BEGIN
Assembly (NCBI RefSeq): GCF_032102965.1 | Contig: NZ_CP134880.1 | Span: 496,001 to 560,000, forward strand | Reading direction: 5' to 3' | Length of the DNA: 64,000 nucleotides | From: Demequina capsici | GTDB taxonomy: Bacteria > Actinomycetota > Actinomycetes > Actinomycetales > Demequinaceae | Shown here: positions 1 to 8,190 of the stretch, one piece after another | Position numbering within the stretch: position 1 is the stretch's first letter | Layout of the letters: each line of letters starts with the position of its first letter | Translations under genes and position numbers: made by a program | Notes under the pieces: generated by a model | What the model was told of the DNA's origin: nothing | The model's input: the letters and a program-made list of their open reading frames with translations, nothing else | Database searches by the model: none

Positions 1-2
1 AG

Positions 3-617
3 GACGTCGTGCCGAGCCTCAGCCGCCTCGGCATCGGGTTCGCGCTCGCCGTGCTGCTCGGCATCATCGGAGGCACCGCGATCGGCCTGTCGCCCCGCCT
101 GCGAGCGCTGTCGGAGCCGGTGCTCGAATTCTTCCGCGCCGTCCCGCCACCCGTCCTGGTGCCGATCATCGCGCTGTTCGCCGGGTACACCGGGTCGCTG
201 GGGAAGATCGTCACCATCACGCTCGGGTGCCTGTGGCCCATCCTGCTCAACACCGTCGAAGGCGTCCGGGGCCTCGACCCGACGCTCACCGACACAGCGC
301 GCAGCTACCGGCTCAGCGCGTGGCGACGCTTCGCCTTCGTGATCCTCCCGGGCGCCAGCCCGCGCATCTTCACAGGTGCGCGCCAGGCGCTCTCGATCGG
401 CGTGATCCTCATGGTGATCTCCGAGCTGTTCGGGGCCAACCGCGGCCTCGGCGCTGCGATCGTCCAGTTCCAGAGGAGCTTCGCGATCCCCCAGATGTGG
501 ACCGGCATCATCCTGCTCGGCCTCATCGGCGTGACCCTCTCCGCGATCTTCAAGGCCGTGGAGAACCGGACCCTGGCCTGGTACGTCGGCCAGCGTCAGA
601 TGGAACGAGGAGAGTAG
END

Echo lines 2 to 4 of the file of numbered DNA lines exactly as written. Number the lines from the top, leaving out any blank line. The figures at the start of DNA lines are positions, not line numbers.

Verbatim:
Positions 1-2
1 AG

Positions 3-617